Perhaps this write-up leans more towards writing
paper than getting an A
, and we're certainly outside the realm of minimum effort. That's how this node is leaning, so here we go:
- The quality of your argument matters. Papers always require you to demonstrate your reasoning and critical ability, regardless of the assignment. Watch out for logical fallacies -- comp teachers can spot an ad hominem attack or post hoc, ergo propter hoc slip from orbit. Logic and critical thinking skills are good things to have, so if you haven't had any formal training, you might want to read around. It's a lot of work, but well worth it.
- Style, spelling, and grammar matter more than you think. No matter how good your argument is, if your presentation makes you look like a moron you will do poorly. Papers are formal, which means that lots of liberties (like the ones I'm taking in this node with tone, word choice, parenthetical comments, and informal style) are no-nos. If you aren't sure on a style point (like, for example, comma use in a series), decide what you're going to do and be consistent through the entire paper. The reason you want to be so careful with these things is that teachers have to read incredible amounts of student writing. For every paper they assign, they have to do more work than you. Sure, it may be painful to write a ten page paper, but grading twenty five of them is much worse. Trust me on this. And since most of the papers they have to grade and comment on will have terrible grammar and spelling, they will be very happy when they come across a paper where they don't have to redpen every other line. They will view that paper as a relief, and they will treat it kindly. Sure, you'll get a better grade, but more importantly you will get better feedback. If they don't have to correct your it's vs. its, they can spend time giving you real suggestions. They will be more likely to respect you and your opinions.
- Corollary to #2: Microsoft Word does not know the English language for shit. Trust its grammar checker at extreme risk. Computers are lousy at processing natural language. There is no substitute for your own head.
- Starting the actual writing the night before is fine. It gives you inspiration through terror. The bigger the paper, the bigger the inspiration. That's a nice, healthy direct relationship. It is your friend.
- Starting in general the night before is usually not fine. Writing is the least of the work -- all that pesky research and thinking about your subject is what takes the time. If you get your information together before you start writing and spend a couple of days mulling it over -- in line at the cafeteria or bank, in the shower, whenever you have a spare second -- the actual writing process won't be nearly as painful.
- Forget all that garbage they told you in highschool comp about prewriting -- all that brainstorming, outlining, rough-drafting noise. Most likely that method doesn't work for you and going through all these steps just results in dragging the paper-writing process out until your brain dies. Remember, these are the folks who insist that the scientific method has a zillion steps when really there are just two. The point here is, you want to pare down the process into its least complicated form that still works for you. If outlines don't help you, the hell with them. They'll only slow you down. Hatred of what you're doing is your biggest enemy here, so do your best to avoid it.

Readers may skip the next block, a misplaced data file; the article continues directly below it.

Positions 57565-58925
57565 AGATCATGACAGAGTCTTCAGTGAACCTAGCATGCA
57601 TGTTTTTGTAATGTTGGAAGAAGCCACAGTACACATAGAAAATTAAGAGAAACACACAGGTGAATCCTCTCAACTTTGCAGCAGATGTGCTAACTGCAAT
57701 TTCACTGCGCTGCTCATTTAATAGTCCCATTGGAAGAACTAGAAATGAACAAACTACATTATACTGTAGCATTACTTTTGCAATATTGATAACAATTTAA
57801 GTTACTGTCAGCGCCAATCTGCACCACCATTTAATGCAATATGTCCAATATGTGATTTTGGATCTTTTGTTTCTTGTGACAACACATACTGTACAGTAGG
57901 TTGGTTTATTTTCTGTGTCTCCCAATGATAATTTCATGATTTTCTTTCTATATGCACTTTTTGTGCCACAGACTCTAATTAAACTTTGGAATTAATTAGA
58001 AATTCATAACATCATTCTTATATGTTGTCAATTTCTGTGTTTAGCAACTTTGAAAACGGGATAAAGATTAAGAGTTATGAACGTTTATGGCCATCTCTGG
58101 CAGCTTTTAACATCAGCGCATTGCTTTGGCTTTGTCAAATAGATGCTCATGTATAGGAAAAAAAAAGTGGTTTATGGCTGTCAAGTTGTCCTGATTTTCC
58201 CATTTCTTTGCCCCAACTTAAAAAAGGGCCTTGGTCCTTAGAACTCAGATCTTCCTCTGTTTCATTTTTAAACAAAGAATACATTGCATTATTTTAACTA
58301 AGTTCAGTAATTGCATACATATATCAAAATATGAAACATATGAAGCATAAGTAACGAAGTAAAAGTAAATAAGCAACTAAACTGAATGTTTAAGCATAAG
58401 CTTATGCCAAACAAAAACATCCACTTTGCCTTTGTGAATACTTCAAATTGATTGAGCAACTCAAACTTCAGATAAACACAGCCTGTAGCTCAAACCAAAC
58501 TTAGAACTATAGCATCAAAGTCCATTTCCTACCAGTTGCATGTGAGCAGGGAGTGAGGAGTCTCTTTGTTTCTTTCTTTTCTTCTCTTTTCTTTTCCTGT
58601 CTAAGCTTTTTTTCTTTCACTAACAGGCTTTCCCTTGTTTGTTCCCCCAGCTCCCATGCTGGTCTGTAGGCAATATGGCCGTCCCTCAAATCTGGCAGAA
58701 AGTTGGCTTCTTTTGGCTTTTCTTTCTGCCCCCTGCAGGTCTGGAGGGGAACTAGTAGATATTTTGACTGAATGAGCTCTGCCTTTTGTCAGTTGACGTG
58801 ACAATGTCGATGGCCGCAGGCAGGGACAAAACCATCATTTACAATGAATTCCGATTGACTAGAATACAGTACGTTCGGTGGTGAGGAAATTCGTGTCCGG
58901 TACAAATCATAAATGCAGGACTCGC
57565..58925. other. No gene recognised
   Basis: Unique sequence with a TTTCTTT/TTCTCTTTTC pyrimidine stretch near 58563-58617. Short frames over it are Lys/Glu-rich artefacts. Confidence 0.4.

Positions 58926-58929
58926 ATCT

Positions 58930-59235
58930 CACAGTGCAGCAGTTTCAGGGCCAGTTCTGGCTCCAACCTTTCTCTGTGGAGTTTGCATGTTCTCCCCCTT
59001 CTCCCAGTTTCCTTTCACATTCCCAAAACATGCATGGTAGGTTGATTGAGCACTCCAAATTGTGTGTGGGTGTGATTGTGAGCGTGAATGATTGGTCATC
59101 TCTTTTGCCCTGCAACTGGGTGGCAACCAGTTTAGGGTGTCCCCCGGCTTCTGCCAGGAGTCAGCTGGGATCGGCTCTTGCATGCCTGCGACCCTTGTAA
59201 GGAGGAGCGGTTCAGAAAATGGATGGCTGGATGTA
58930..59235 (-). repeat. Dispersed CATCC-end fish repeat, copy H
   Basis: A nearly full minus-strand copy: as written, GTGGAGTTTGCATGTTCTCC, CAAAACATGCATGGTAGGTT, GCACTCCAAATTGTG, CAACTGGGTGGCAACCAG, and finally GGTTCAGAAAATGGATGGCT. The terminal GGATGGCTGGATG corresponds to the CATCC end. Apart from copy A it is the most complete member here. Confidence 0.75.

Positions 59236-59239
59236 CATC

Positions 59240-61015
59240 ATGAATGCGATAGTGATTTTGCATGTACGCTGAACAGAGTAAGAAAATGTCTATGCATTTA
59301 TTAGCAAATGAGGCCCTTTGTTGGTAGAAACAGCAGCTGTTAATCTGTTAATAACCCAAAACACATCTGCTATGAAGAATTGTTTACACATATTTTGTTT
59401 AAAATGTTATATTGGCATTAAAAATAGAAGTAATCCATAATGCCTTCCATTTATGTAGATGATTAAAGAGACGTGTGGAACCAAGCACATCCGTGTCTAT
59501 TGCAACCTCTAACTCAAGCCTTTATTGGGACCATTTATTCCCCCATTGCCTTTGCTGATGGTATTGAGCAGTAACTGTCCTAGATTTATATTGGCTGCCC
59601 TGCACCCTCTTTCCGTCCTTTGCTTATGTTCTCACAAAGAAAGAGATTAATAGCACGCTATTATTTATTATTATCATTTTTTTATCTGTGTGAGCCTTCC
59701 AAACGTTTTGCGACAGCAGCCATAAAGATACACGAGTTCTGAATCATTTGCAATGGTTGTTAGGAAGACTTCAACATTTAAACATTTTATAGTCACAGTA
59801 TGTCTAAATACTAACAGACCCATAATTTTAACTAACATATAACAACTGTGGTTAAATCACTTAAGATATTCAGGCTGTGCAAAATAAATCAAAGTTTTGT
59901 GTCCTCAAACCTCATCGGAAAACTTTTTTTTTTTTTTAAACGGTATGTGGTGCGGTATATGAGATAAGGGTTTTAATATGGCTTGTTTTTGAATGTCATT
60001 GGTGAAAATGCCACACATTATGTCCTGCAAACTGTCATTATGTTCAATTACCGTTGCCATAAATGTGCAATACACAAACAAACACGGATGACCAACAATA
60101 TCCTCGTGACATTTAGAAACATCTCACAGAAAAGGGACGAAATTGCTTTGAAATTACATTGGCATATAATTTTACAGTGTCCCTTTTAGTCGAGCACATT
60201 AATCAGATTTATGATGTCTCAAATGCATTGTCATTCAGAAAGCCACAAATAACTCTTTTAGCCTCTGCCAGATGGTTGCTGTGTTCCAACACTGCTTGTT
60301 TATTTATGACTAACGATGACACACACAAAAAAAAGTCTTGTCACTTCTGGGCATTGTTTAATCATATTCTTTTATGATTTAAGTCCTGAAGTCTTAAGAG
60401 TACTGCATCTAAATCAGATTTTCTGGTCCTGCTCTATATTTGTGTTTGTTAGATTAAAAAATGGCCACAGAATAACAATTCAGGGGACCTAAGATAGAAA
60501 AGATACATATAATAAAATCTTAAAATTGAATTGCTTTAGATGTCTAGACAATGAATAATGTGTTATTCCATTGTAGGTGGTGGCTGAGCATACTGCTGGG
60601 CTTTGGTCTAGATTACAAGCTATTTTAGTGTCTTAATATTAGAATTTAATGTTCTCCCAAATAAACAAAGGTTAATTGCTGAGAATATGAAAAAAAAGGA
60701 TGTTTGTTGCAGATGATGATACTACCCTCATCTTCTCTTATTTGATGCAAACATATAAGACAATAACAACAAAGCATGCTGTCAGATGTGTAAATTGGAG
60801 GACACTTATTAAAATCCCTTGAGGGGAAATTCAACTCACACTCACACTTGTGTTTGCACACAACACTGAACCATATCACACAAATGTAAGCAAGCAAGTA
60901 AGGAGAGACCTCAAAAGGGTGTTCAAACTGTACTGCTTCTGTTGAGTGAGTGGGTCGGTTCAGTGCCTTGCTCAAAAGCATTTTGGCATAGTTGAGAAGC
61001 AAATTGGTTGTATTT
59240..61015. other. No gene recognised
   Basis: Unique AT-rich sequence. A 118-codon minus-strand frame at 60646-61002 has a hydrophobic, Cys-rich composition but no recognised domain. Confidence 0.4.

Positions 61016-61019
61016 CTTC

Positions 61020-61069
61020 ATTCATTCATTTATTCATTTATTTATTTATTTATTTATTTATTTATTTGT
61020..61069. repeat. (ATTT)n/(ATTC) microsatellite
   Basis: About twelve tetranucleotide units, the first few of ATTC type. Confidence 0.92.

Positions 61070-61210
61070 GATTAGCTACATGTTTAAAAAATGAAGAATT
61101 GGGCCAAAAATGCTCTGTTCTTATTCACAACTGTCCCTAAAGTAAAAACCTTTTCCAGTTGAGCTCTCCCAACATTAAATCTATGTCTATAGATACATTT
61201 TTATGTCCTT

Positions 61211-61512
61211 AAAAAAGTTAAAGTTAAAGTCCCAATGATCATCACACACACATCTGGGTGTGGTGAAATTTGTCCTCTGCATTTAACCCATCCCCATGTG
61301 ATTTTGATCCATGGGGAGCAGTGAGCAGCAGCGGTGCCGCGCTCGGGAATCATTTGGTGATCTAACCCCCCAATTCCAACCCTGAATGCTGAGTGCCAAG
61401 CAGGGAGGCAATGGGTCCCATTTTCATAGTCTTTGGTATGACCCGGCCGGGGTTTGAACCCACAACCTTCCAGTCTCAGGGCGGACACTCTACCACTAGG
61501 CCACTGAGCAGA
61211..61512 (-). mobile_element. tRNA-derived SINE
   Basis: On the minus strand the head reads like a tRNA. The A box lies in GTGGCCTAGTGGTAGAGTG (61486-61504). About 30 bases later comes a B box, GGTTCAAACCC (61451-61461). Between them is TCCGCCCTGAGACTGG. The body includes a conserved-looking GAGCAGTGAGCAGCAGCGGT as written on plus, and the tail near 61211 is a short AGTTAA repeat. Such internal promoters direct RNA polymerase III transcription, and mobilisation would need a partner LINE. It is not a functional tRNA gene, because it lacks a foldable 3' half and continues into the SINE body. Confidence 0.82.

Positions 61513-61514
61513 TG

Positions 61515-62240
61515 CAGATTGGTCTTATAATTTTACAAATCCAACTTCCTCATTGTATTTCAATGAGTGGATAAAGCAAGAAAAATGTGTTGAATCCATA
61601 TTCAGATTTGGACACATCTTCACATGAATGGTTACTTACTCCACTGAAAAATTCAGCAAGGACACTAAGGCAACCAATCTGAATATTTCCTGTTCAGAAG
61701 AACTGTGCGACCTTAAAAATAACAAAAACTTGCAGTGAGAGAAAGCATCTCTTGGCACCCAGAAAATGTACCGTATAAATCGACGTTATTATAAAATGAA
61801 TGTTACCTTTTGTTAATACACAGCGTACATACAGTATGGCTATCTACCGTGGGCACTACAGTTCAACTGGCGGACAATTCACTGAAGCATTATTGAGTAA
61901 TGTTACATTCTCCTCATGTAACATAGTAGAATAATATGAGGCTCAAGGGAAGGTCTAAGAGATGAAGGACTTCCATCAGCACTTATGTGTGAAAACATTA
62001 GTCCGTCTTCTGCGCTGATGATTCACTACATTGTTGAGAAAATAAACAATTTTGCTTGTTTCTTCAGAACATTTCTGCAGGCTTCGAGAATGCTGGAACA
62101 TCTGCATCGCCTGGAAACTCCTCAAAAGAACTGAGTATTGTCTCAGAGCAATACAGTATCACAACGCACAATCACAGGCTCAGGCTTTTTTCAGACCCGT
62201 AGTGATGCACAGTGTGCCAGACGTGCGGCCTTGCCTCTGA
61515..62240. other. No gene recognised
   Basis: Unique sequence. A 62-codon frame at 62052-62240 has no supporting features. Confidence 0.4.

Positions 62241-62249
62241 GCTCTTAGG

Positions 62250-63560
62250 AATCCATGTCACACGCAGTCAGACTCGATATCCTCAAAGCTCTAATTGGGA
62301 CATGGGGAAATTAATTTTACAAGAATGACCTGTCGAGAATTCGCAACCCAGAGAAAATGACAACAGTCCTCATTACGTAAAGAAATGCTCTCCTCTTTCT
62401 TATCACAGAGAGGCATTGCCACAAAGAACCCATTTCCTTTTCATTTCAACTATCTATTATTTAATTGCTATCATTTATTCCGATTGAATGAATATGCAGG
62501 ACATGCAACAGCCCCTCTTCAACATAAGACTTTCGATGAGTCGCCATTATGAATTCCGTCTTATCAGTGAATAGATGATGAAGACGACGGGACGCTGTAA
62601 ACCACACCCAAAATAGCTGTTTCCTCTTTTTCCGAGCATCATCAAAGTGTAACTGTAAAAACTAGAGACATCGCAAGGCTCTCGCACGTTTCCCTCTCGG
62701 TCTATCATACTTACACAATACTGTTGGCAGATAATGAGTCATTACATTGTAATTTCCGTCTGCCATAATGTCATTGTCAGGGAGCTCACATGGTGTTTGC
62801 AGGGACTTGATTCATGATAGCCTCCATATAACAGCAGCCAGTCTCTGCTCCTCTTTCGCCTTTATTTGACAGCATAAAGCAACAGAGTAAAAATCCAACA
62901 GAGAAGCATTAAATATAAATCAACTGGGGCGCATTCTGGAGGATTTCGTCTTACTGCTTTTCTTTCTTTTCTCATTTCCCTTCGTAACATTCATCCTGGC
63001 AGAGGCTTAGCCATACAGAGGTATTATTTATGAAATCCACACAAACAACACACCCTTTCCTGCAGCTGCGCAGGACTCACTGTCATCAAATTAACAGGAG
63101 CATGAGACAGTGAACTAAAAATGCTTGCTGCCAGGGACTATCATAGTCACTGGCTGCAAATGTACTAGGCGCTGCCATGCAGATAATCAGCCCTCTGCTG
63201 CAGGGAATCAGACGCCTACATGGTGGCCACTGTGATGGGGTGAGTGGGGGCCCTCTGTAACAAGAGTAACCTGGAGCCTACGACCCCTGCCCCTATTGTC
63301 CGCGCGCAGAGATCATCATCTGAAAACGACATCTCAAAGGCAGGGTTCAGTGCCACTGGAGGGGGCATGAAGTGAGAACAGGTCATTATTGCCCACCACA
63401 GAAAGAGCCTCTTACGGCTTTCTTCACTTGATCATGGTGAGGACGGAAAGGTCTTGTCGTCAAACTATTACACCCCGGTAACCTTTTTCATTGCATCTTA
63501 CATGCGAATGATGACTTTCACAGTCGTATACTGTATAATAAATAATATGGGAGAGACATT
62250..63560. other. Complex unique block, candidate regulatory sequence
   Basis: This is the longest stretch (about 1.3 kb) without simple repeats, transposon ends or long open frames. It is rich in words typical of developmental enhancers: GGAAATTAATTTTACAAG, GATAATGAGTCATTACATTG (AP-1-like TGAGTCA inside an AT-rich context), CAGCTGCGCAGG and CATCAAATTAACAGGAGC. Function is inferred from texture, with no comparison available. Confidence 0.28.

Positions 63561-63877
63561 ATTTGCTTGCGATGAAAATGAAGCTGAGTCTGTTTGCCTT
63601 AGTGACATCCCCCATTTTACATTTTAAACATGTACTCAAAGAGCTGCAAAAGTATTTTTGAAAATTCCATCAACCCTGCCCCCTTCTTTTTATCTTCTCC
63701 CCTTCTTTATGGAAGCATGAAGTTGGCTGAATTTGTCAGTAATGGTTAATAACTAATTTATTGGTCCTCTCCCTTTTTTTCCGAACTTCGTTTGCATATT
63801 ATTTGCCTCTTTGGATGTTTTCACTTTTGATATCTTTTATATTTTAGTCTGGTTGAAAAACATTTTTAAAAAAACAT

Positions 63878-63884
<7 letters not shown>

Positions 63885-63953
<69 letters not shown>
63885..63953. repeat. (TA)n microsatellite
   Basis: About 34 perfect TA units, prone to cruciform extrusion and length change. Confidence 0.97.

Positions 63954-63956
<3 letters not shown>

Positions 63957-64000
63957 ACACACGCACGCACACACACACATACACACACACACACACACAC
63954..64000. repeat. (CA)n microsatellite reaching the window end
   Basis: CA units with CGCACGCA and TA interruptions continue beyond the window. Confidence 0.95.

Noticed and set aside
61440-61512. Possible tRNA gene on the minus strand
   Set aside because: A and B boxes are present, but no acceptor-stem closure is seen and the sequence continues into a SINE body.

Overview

- Revision often means cutting. Do not be afraid to let your words go. If it doesn't belong, kill it. Do not leave it there simply because you wrote it. That's padding, and any good teacher will redpen you raw.
- The five paragraph essay is not the only form in the world. The reason they push it so much in beginning comp is that it's a pedagogically useful exercise for beginning writers. Once you start writing more complex papers (read as: anything you write at university) this form won't be sufficient for what you need to do.
- Do not ask, "How long does it have to be?" This will make your teacher hate you. If they don't tell you, the answer is, "Long enough." Figuring out what that means is part of the assignment.
- Do not dispute due dates. This will also make your teacher hate you.
- Do not quibble with the assignment, especially not in front of the class. If you have concerns or want to do something different, grab your teacher after class or during office hours and present your careful, reasoned argument. Generally assignments are built for a reason, so be prepared to accept it if they reject your proposal. If you have real problems with an assignment, write something different and accept the consequences. If you aren't willing to take this gamble, chances are you didn't have a real problem with the assignment. Often teachers like it when you take little liberties -- it shows you're thinking for yourself and have some confidence in your writing.
- When you are done writing you will be unable to do a final proofreading. Have somebody else do it. Thank them profusely since what they just did for you was extremely nice.